It’s Selfish to Have Only One Child


That’s the feeling I get after seeing the look on people’s faces when I tell them we are still thinking about whether or not we want to have more children. I admit, I may be fully imagining this skeptical reaction and completely inventing the judgment in their eyes but somehow it feels so real. Then again, maybe I’m just projecting my own inner outrage.

I mean, the words sound as strange to me as if someone took over my body and spoke for me. It’s a strange thing – to know that you want something but when faced with the reality of it your throat constricts and you begin hyperventilating. Is this sort of self-betrayal normal? I don’t know…

I don’t know why the topic of having additional kids comes up so frequently but when it does I inevitably end up having this discussion with myself later that day:

“So when ARE we having more?”

“More? More seems like a lot doesn’t it? I thought less was more? One sounds good.”

“You don’t want Weston to be an only child, do you? That would be terrible.”

“Why would that be terrible? Genocide is terrible. Cancer is terrible. Having one child is just having one child.”

“No. Don’t you get it? Then he will have that only child complex where he thinks he is the center of the Universe and turn out to be a spoiled, lazy, selfish brat. Anyway, you don’t want to be that family.”

“What family would that be?”

You know. That family. Plus siblings are important for our growth and development! You don’t want him to be all alone, do you?

“He won’t be all alone. There are plenty of people that love and care for him.”

“I heard only children make up imaginary friends because their lonely and anti-social.”


Plus don’t you want more kids?”

Sure I want more kids…in a perfect world. In a glorious world where time doesn’t exist and money has no value and bills have no bearing; in an unblemished world where disease has been abolished and happiness rains from the skies and all mommies receive personal chefs and nannies and trainers upon the birth of their first child; a world where babysitters grow in your backyard and poop smells like lemon verbena. Yeah – I want more kids in that world.

The good news is that I have so many friends and family members to lean on for advice:

“Having two is SO much harder.” “It’s not double the trouble it’s quadruple the trouble.”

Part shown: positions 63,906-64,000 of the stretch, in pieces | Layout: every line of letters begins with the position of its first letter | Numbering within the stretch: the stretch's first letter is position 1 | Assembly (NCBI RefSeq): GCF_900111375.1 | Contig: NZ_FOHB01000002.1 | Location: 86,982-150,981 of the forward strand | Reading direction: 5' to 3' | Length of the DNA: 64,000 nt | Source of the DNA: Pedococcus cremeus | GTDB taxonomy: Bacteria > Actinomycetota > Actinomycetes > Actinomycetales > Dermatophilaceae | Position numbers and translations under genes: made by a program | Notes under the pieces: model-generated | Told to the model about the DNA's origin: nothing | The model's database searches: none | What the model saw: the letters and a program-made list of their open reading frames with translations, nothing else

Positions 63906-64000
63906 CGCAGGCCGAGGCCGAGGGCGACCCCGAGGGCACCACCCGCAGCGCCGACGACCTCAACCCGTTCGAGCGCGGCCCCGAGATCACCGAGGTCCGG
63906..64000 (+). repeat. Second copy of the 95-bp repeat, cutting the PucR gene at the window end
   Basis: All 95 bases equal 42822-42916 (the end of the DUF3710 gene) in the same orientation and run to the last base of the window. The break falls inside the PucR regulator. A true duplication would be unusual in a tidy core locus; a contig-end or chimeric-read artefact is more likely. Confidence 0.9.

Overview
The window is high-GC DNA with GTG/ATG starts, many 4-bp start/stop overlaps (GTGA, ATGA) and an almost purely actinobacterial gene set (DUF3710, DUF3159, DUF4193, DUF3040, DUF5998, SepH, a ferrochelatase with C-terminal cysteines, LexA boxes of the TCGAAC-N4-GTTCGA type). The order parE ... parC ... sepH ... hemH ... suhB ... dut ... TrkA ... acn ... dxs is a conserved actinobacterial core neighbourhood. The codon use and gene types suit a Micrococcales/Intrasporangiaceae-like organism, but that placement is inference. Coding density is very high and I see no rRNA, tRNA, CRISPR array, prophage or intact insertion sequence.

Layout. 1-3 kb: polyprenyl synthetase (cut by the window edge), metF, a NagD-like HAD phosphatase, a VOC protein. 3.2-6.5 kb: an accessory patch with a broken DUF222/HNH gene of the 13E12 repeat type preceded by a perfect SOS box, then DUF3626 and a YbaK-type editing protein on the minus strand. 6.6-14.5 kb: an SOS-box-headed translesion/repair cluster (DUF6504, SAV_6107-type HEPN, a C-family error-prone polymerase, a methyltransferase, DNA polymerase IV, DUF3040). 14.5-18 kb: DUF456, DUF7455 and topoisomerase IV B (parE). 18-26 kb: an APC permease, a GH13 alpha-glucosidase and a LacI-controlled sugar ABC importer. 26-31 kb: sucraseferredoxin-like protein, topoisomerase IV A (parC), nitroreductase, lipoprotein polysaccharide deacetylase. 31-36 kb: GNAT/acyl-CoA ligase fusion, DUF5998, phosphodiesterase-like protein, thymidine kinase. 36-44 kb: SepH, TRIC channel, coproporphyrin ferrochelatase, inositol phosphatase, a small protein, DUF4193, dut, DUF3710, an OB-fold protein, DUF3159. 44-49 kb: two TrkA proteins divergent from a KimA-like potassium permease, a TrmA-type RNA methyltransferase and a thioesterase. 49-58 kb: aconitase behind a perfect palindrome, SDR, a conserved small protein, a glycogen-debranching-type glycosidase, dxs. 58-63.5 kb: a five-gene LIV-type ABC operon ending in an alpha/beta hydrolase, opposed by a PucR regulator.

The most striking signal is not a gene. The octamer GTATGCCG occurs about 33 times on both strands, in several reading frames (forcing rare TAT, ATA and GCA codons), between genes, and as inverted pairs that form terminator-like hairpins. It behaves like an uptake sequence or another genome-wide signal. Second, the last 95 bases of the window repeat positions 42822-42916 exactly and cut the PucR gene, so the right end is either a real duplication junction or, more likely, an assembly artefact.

“Wait until one stops napping then you’re really fucked.”

“Just get it over with, you’re getting older and it only gets harder…oh and you don’t want them too far apart.”

“Wait until Wes is older. It’s better when they’re farther apart.”

Great. Thanks, guys. That’s all really helpful advice.

In all sincerity, I’m scared shitless of having another baby. And as far as being selfish about waiting to have more or not wanting to have any more at all, here’s what I have to say about that:

Yep – I selfishly want to enjoy more quality time with Weston before I’m constantly yelling at him to be quiet so he doesn’t wake the sleeping baby that now occupies my every. last. waking and sleeping. moment.

I greedily want to prolong the period of time where I don’t have to speak to Wes in half sentences with a quarter of my attention and hope to catch every 3rd word of his conversations with me all while trying to race across the living room to keep the baby from killing himself on the edge of the coffee table. Don’t forget about the burning chicken in the oven…

Call me crazy for not wanting to put further strain on my already dwindling sense of intimacy and personal time with my husband. Date night at the grocery store again tonight, honey? Sure…sounds great. Meet you in the canned goods isle for a little game of franks and beans.

Forgive me for not wanting to gain another 70 pounds during pregnancy and endure 7 months of vomiting and 72 hours of labor, the 6 months of C-section recovery, the acne, the nipple tormenting breast feeding and the swollen ankles. Did I mention almost dying after birth? Yeah, that was fun.